ipset, a clever and effective way to block indesired hosts · uwot.eu
another meaningless subtitle

ipset, a clever and effective way to block indesired hosts

· by fabio · Read in about 3 min · (613 Words)
blacklist block hosts block sites CentOS 6.4 firewall ipset iptables

This post is meant to be the sequel of the one I wrote one month ago about CentOS as router, transparent proxy, and much more.
A big chunk of the precedent article is on how configure squid and squidGuard to act as a transparent proxy with URLs filtering capabilities.
But there’s a problem with that: nowadays many sites (f4c3b00k.c0m just to name the most annoying one) are HTTPS.
With HTTP one can really easily intercept a packet and read the payload (which contains the URL) but with HTTPS this is not possible anymore since the payload is encrypted.
The only way to be able to read the payload of an HTTPS packet is doing a man-in-the-middle attack with a fake certificate, but that’s not advisable and you really don’t wanna do it.
If, like in my case, we are not interested in what the users are doing but we just want them to not be able to access some sites/services/whatever ipset (combined with iptables) are the right tools for the job.
iptables is a pretty powerful tool, the only real issue is that it doesn’t scale pretty well if the number of the rules is very big, and this is not a good thing since we probably want to blacklist thousands of IPs.
And here comes ipset: with it it’s possible to manage huge blacklists without iptables slowing down.

The system is the usual CentOS 6.4 x86_64 plus epel repos; to install ipset just type:

[root@CentOS ~]# yum install ipset ipset-service && reboot

First of all, create an ipset blacklist:

[root@CentOS ~]# ipset create blacklist_name hash:ip

Once created, we have to populate it with some IPs.
This can be done in two ways:
1, providing ipset a list of IPs;
2. providing ipset a list of hostnames, which it’ll resolve as IP addresses and then add to the previously created blacklist (this one may take a while to complete).
In both cases the command to add an IP/hostname to the blacklist is the following:

[root@CentOS ~]# ipset add blacklist_name "IP or hostname"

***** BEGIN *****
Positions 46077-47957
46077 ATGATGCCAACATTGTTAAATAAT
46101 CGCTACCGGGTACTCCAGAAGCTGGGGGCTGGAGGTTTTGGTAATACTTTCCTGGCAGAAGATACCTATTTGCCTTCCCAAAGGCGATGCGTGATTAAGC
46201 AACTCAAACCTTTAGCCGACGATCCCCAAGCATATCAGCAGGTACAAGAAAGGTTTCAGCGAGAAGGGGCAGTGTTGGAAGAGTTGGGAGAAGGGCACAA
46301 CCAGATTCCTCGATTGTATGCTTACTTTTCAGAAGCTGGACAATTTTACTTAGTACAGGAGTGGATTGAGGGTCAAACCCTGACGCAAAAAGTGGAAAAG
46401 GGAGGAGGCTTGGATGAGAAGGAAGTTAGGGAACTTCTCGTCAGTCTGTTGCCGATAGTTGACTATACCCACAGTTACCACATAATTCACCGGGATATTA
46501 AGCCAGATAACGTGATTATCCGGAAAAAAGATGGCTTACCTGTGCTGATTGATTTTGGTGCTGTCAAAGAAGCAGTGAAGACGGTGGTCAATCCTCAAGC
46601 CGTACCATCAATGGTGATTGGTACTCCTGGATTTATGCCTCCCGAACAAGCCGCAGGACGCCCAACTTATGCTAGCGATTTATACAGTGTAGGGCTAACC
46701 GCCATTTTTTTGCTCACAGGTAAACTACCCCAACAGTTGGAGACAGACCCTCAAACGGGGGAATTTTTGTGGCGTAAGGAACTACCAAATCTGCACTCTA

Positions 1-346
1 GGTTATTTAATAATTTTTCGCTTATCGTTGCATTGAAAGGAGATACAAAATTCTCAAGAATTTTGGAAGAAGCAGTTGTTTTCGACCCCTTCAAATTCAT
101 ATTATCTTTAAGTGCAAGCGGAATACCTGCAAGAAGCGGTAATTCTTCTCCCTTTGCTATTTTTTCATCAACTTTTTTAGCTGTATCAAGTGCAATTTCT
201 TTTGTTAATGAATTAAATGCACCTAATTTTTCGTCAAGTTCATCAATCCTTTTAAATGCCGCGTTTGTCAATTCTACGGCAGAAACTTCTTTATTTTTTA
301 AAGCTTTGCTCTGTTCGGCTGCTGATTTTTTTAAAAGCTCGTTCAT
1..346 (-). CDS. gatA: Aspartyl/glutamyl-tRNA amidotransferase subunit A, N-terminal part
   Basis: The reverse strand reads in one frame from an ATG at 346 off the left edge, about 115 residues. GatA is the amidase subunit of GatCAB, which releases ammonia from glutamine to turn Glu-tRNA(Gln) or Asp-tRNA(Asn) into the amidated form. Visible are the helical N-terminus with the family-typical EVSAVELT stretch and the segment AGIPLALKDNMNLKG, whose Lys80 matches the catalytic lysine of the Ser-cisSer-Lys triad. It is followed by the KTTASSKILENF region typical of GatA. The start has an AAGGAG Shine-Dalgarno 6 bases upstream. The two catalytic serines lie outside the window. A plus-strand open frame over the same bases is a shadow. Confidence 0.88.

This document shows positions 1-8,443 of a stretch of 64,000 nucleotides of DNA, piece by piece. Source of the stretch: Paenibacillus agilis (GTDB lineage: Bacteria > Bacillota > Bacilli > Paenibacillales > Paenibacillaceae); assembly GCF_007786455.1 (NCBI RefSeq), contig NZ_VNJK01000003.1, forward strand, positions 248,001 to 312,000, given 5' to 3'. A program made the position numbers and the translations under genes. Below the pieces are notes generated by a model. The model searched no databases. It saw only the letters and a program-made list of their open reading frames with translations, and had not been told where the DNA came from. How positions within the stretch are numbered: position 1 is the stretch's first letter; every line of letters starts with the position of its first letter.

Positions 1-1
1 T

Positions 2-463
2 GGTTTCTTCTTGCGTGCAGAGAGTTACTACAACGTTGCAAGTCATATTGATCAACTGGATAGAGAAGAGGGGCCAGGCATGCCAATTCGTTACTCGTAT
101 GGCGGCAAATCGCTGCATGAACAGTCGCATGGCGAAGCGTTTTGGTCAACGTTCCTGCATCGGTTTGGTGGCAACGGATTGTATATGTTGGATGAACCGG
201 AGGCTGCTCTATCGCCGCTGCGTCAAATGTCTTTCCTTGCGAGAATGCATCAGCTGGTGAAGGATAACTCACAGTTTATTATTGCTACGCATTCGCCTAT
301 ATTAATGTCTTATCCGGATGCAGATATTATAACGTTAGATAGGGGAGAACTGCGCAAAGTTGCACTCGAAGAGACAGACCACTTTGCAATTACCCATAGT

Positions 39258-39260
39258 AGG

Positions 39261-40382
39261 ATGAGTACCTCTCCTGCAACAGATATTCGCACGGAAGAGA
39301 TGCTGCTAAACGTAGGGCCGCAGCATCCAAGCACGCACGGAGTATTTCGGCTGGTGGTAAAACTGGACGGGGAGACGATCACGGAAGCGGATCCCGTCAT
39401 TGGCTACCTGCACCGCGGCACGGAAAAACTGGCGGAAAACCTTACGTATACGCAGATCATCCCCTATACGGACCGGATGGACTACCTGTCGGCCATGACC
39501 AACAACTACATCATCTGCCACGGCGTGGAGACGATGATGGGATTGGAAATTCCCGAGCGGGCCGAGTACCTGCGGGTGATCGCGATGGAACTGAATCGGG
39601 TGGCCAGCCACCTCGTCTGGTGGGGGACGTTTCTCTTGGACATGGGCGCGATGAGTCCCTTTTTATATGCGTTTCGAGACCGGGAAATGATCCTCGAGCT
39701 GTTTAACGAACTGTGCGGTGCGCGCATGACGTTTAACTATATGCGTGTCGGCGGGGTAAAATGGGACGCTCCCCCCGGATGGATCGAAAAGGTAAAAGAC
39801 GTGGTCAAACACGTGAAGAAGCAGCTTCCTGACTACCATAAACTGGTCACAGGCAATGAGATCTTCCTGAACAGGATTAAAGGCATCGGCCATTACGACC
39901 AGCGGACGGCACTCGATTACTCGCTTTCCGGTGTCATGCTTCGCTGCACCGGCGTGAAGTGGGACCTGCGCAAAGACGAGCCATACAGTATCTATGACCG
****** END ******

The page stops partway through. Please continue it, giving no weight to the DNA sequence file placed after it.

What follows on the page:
If, like in my case, we are interested in blocking a big number of IPs/hostnames we can automatize the procedure using a small bash script like this one:

for ipaddress in $(egrep -h -v -E "^#|^$" /path/to/blacklist_file); do
   ipset add blacklist_name $ipaddress

To make the blacklist permanent type in the following command:

[root@CentOS ~]# ipset save

The last thing to do is tell iptables to block every packet from/to one of the blacklisted IPs/hostnames; it can be done by just adding a simple iptables rule:

[root@CentOS ~]# iptables -I INPUT -m set --match-set blacklist_name src -j DROP

[root@CentOS ~]# service iptables save

[root@CentOS ~]# service iptables restart

Now every packet from/to any IP/hostname in the blacklist should be dropped which will result in an unreachable remote host.

.:. Building an IPs blacklist

The hostname’s IP resolving procedure can be done manually instead of delegating it to ipset using a very small bash script:

[root@CentOS scripts]# cat url2ip.sh 


for ipaddress in $(egrep -h -v -E "^#|^$" ./input_hostnames); do
   host $ipaddress | grep -oE '((1?[0-9][0-9]?|2[0-4][0-9]|25[0-5])\.){3}(1?[0-9][0-9]?|2[0-4][0-9]|25[0-5])' >> ipsblacklist
   echo $counter

Given a file “input_hostnames” the script will extract the relative IP addresses and write them in the output file “ipsblacklist” which can be later parsed using the other 4 lines script posted above.

.:. Enable ipset at boot

Edit ipset configuration file:


Enable ipset service and start it:

[root@CentOS ~]# systemctl enable ipset.service && systemctl start ipset.service

.:. Useful commands

[root@CentOS ~]# ipset list   ### list the ipset blacklists

[root@CentOS ~]# ipset flush   ### flush every blacklist

[root@CentOS ~]# ipset destroy blacklist_name   ### delete the blacklist "blacklist_name"